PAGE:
Nathi Mthethwa: Riah Phiyega didn’t give details of Marikana police plan

2014-07-14 18:23

Former police minister Nathi Mthethwa has denied any knowledge of the SA Police Service’s plan for the miners on August 16 2012.

Mthethwa, who is currently the arts and culture minister, is testifying before the Marikana Commission of Inquiry.

He told the commission Police Commissioner Riah Phiyega did not tell him the police would be moving to tactical phase 3 to remove the miners from the koppie.

During a joint operational coordinating committee meeting on August 16, it was decided to proceed with phase 3 of the plan hatched by Lieutenant-Colonel Duncan Scott. The meeting minutes say Phiyega was supposed to inform the minister. Mthethwa said Phiyega did not tell him because he was not usually involved in such operational matters.

But Judge Ian Farlam asked how that could be when the situation in Marikana was no ordinary strike.

“You in fact telephoned the provincial commissioner for an update of the situation. But once the police decided that they are going to disarm these strikers and that was a situation with potential risks, you did not enquire.

“There would surely be nothing wrong if the commissioner kept you up to date and that is what you wanted. If I was minister of police I would expect the commissioner to let me know if they were going to move to the tactical phase,” said Farlam.

During cross examination, Advocate Dumisa Ntsebeza, representing the families of the deceased, accused Mthethwa of dereliction of duty for not asking what the details of the plan, that left 34 miners dead, would be.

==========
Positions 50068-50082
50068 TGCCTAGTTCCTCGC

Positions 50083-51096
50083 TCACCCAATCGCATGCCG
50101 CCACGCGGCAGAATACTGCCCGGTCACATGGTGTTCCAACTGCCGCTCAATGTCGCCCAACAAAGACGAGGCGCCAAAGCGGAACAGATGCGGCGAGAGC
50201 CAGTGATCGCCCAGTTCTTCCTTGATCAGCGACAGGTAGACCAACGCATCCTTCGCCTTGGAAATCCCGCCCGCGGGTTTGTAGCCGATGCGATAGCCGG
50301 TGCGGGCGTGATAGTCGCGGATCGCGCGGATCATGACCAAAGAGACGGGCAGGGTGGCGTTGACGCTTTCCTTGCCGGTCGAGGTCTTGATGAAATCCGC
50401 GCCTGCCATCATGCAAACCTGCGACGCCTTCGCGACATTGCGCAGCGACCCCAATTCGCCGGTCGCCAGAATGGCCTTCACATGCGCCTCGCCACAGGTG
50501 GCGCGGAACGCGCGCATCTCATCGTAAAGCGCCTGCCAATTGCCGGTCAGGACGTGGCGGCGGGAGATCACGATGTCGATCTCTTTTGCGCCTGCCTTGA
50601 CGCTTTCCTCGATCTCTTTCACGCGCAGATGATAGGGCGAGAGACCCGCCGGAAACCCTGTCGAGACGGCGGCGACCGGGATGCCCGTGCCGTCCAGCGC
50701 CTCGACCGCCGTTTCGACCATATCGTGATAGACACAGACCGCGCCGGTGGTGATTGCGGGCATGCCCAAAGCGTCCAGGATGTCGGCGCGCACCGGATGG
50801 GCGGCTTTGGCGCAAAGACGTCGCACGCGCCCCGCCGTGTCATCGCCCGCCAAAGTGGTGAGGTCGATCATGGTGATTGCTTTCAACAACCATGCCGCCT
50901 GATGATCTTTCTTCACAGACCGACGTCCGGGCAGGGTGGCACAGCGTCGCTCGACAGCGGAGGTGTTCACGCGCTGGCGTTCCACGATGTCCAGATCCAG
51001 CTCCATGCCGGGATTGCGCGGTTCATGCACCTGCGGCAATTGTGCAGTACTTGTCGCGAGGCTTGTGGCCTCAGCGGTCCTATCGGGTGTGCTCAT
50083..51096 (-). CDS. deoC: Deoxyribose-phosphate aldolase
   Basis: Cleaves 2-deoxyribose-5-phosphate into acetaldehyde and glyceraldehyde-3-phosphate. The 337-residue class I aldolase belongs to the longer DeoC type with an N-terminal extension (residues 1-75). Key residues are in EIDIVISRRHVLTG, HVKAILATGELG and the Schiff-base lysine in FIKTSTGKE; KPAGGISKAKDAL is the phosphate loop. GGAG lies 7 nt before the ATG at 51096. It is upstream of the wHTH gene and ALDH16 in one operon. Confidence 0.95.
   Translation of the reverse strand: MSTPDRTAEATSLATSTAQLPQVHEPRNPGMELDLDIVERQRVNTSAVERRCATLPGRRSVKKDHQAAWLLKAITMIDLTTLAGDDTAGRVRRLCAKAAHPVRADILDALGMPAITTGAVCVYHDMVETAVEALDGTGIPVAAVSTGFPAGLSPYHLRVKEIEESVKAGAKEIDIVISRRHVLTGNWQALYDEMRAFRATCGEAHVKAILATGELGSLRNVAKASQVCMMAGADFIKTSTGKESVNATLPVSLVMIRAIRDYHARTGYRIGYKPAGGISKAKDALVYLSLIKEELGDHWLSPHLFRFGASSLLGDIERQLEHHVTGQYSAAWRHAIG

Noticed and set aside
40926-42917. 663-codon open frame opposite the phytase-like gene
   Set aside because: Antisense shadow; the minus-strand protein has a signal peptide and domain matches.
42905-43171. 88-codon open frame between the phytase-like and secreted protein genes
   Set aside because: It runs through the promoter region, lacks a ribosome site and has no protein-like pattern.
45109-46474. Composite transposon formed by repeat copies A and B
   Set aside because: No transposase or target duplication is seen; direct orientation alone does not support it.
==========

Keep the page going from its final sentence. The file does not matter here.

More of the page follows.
“You were aware that police units carrying R1 and R5 rifles, what are called military weapons, were to be deployed. After the 13th, after members of the police service were killed, it became a matter of concern for you.

“Are you saying to the commission that you didn’t want to know the details of how this matter was going to be contained, weapons to be used in order to contain the situation?” asked Ntsebeza.

“It was brought to my attention that there would be deployment of members of SAPS. But I never enquired who would be there. The main issue for me was that we needed police on the ground,” said Mthethwa.

The minister also denied ever influencing the police commissioners or bringing any undue political pressure on anyone. He said he was never pressured, either. It has been alleged through evidence that Deputy President Cyril Ramaphosa had pressured the minister to take “pointed action” against the strikers and end the strike.

“I am not sure I have ever been in a situation where somebody would put pressure on me, on my job. They (Ramaphosa) raised it as a concern and I took it that way.

“I said to the provincial commissioner (Zukiswa Mbombo) that I had been talking to Ramaphosa and [National Union of Mineworkers President Senzeni] Zokwana and as far they are concerned, the police are not adequate on the ground.

“I wouldn’t know where the word pressure comes from. The two were people who were concerned,” said Mthethwa.

But evidence before the commission shows a different picture. Mbombo was recorded speaking to Lonmin executives where she mentioned that she had spoken to Mthethwa.

“But when I was speaking to the minister Mthethu [Mthethwa] he mentions a name to me that is also calling him, that is pressurising him. Unfortunately it is a politically high [name]” it reads.

Today at the commission, Mbombo sat behind Mthethwa as he denied what she had once said. She sat still, staring at the screen with the transcripts in question.

Mthethwa will continue to testify tomorrow under cross examination by Ntsebeza.

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